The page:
GMS Group fined by FINRA
In December, 2015, the Financial Industry Regulatory Authority (“FINRA”) announced that The GMS Group of Livingston, NJ submitted an acceptance, waiver and consent letter regarding its sales of exchange traded funds (ETFs), and the firm’s failure to effectively implement a reasonable supervisory system designed to achieve compliance with the securities laws. In agreeing to the AWC, the firm was fined $75,000.
FINRA’s allegations against The GMS Group concerned the sales of ETFs, and the firm’s failure to take action on numerous “red flags” indicating unsuitable transactions. Several cases involved sales to elderly, unsophisticated clients who were unaware of the risks and commissions being charged on the transactions. FINRA found that the firm failed to take reasonable steps to communicate with their clients, and instead relied exclusively on conversations with the rep to determine whether the transactions were appropriate for the clients.
Registration and disciplinary history
In order to lawfully sell investments to the public, a firm must either be registered or exempt from registration. The GMS Group is an Deleware corporation formed in 1997 and registered with FINRA, the SEC and in 52 states and territories.
According to FINRA’s CRD disclosure report, The GMS Group has been the subject of eleven customer complaints and five regulatory investigations.
The Law Office of David Liebrader practices exclusively in the field of investment loss recovery. For the past 23 years, we have dedicated our law practice to assisting investors who have been victims of investment fraud via fraudulent and unsuitable investment transactions. During that time we have recovered money for over one thousand individuals, pension plans, trusts and companies. The recoveries we have obtained via judgments, awards and settlements on behalf of our clients exceed $40,000,000.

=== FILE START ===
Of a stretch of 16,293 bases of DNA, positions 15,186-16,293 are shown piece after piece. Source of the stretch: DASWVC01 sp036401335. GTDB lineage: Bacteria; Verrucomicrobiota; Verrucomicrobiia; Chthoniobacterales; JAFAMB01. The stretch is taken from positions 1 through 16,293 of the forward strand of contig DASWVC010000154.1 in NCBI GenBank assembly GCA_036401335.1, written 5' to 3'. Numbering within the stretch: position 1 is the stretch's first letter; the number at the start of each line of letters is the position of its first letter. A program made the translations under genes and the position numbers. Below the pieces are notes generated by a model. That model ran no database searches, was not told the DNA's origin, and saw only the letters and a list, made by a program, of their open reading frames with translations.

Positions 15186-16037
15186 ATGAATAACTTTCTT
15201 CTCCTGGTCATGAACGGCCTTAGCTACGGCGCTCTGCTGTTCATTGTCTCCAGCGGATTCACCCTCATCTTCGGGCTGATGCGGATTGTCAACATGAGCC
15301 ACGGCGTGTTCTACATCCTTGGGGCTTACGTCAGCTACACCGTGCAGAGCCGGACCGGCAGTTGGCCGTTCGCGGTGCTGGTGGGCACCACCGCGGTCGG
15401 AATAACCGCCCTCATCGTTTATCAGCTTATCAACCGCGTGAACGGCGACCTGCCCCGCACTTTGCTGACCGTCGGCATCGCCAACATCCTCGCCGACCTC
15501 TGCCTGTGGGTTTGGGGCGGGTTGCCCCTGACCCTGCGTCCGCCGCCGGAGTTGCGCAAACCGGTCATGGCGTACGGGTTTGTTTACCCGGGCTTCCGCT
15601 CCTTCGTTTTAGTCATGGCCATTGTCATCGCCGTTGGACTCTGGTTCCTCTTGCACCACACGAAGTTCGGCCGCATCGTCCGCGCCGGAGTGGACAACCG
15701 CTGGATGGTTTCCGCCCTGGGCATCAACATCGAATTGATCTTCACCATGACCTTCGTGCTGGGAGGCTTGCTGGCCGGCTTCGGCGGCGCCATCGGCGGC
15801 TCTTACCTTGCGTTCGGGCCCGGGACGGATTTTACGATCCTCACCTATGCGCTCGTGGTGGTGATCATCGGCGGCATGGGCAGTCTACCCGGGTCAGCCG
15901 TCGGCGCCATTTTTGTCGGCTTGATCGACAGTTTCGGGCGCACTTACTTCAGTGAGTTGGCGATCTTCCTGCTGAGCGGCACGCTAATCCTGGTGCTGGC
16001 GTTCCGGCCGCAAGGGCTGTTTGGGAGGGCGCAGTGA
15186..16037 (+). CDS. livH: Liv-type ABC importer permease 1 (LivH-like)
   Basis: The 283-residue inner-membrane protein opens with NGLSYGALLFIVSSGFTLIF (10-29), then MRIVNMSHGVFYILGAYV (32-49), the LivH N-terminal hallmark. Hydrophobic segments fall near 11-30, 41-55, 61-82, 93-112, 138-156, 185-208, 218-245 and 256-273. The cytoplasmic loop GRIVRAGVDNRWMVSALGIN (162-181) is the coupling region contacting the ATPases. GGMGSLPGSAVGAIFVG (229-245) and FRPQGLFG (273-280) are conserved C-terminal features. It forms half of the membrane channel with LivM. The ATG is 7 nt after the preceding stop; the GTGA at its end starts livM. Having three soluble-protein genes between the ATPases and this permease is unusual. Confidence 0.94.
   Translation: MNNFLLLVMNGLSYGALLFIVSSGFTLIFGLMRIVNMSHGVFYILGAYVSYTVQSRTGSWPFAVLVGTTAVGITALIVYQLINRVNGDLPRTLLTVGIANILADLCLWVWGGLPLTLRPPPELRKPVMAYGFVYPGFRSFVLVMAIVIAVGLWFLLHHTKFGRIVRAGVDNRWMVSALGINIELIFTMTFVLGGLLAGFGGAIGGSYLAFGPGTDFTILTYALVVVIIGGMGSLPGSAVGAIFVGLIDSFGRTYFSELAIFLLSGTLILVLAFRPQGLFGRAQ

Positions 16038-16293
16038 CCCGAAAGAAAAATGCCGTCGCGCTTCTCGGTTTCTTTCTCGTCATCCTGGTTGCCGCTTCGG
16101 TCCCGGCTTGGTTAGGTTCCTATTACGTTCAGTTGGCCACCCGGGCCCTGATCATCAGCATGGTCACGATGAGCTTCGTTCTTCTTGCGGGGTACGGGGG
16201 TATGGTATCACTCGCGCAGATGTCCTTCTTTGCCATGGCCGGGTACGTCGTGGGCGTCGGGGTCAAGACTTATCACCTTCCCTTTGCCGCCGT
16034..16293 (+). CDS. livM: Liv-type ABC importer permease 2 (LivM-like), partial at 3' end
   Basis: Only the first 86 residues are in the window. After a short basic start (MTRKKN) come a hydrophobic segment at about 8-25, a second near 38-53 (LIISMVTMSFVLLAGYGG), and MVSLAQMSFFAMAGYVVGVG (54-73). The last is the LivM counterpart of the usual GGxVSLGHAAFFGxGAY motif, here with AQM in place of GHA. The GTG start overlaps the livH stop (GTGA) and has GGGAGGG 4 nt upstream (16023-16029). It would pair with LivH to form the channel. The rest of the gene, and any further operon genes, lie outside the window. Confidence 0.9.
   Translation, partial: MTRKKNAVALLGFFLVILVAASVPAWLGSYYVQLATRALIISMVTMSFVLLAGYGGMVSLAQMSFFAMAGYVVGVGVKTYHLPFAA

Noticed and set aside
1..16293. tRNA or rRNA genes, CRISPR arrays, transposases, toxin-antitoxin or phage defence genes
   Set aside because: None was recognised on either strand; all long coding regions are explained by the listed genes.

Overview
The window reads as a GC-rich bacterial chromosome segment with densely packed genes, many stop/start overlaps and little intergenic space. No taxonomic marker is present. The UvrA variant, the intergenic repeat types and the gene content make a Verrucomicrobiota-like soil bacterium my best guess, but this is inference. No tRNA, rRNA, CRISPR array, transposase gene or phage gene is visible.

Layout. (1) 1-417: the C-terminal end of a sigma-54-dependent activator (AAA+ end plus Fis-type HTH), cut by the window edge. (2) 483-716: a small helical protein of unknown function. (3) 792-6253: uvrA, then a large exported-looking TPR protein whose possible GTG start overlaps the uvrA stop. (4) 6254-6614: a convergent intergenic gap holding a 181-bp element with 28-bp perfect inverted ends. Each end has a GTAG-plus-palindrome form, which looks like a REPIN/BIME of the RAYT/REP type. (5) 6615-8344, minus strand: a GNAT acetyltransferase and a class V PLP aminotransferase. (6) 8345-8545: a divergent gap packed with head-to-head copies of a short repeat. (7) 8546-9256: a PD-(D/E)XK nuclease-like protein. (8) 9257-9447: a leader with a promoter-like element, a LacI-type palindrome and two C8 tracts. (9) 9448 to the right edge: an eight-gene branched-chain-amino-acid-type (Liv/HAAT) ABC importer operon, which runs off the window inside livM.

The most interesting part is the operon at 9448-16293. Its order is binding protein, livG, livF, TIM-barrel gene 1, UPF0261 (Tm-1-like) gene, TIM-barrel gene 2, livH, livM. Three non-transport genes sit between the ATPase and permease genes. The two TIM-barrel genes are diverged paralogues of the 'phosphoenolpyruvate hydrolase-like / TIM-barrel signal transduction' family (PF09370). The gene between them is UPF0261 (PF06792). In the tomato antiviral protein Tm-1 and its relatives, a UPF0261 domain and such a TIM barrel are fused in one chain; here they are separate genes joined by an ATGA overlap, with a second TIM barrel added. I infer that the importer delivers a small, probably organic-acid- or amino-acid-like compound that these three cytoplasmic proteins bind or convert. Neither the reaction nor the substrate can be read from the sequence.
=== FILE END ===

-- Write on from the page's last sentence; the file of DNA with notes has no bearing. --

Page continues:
When investors contact our firm they can expect prompt attention, and a detailed analysis of their issues. Typical claims that we are asked to review involve “unsuitability (where a financial advisor makes investment recommendations that are inconsistent with a customer’s investment objectives), claims for “churning” (where a broker enters into an excessive number of trades for the purpose of generating commissions), claims involving illiquid investments such as private placements (I.e., real estate investment trusts, limited partnerships, equipment leasing and oil and gas drilling programs) as well as claims for violations of state securities laws, which often provide investors remedies like attorney’s fees and interest, if they are successful on the claim.
If you suspect that you have been the victim of investment fraud, or had a financial advisor recommend unsuitable investments to you, call us today for a free, confidential consultation at (702) 380-3131.